From bragging about the mass reception of the Covid-19 vaccine release, the focus suddenly shifted to analyzing its shortcomings.
As case numbers are again tilting upwards and hospitals are flooded with virus patients, authorities are looking for ways to control the latest momentum in the spread of the virus.
A little over a week ago, National Public Health Emergency Team official Prof. Philip Nolan said Ireland was close to “suppressing” the disease. Still on Thursday, he described the situation with the virus as “on the tip of the knife”.
Given the scale and speed of the turnaround by public health officials, people can be forgiven for bewilderment, but things are moving fast in the country of Covid, especially with the contagious Delta variant.
While mass vaccination has not been successful in reducing the number of cases, it has allowed Irish society to nearly return to normal over the years. So understandably, “more of the same” is seen as the best bet to get the current situation under control.
However, there are good reasons to believe that this approach will struggle to produce results.
According to the tracker of the European Center for Disease Control (ECDC), 91.8 percent of the Irish adult population is fully vaccinated. This is the highest figure in the EU and well above the European average of 74.7 percent.
|Total doses distributed to Ireland
||Total doses administered in Ireland
We are also a continent-wide leader in immunizing vulnerable groups. For example, in Ireland, 100 percent of those over the age of 80 are registered as fully vaccinated by the ECDC (estimates are slightly inflated due to the use of 2016 Census figures).
Since many have been vaccinated, the speed to market has understandably slowed compared to previous months. The number of new first doses administered each day is now in the hundreds; 785 on Wednesday, 652 on Tuesday.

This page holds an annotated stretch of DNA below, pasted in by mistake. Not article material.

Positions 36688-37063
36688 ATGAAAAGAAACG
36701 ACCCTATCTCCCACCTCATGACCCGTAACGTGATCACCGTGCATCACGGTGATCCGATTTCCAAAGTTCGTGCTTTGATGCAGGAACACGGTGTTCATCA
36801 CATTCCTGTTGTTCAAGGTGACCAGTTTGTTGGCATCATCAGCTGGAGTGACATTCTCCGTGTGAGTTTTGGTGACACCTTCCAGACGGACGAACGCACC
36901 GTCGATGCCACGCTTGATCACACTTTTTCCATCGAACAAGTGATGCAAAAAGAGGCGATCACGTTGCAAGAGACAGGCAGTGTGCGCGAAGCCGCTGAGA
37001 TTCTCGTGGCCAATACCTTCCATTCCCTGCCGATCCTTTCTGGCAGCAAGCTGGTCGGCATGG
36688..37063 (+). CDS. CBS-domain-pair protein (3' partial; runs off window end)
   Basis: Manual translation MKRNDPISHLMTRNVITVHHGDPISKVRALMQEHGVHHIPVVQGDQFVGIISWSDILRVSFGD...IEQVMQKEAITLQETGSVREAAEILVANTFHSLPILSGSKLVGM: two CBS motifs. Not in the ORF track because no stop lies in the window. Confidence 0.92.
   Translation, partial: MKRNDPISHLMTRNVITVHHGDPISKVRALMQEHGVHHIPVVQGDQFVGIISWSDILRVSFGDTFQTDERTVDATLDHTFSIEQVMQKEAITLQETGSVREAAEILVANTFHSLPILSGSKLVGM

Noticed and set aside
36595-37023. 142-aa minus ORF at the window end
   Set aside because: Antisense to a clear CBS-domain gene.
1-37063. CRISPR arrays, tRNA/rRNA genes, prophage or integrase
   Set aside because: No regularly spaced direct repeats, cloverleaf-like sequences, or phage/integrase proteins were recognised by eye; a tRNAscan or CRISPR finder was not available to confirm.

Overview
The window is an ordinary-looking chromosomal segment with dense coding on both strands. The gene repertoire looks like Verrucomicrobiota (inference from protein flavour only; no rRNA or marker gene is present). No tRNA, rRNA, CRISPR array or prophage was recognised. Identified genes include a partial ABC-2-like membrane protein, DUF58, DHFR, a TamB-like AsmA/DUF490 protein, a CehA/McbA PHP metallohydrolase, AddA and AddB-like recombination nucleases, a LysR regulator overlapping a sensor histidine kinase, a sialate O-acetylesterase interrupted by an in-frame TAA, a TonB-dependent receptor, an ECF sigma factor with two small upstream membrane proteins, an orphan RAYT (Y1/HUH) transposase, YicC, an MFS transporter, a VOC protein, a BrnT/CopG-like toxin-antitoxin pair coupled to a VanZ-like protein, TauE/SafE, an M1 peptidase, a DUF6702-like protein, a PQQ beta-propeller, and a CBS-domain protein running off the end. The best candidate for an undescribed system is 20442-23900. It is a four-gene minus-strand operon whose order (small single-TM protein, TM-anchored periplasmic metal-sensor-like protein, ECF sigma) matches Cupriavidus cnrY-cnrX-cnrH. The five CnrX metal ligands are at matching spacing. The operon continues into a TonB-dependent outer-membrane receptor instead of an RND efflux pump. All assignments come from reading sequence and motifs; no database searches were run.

The success of the distribution leaves very few unvaccinated guns to be found. Deputy chief medical officer Dr. Ronan GlynnThere are approximately 300,000 unvaccinated adults.
However, surveys have shown that around 5-8 percent of adults say they will definitely not get vaccinated. It seems likely that most of those still unvaccinated belong to the “anti-vaccine” category and are resistant to all appeals for change of mind.
There are 70,000 people who have taken just one dose, and some of them may be persuaded to come for a second dose. Among groups at demonstrable risk from the virus, such as pregnant women, uptake can be improved by offering in situ vaccines at the same time as antenatal checkups. A similar outreach approach could work with at-risk groups, particularly Travelers, among whom there are currently multiple outbreaks.
However, doubling down on the unvaccinated means risking the consensus approach that has served us well so far. Some groups feel there is little to fear from the virus because of their youth or recent infection. We may ask them to get vaccinated for the general good of society, but such a “green jersey” approach has not served us well in the past.
Politicians also seem to pin their hopes on the wider use of booster vaccines, which so far have only been recommended for people in their 80s, nursing home residents, and the immunocompromised.
This is despite the lack of evidence so far for age-based boosters and clear recommendations from experts. World Health Organization In the developing world where resources are scarce, vaccines should be used in the first place.
As a consultant immunologist, Prof. Mary Keogan “We don’t know whether a three-dose schedule will improve the responses or resilience of protection,” he said at an RCPI symposium on Thursday.
Prof Keogan, who believes “we are at the end of the beginning” [of the pandemic] but we are not there yet,” he said, adding that he has a responsibility to use scarce resources prudently.
Even if everyone was vaccinated, that would only halve hospital and intensive care numbers. This signals the need for a “vaccine plus” approach that includes the minimum number of protections needed to keep the virus at bay for the coming months.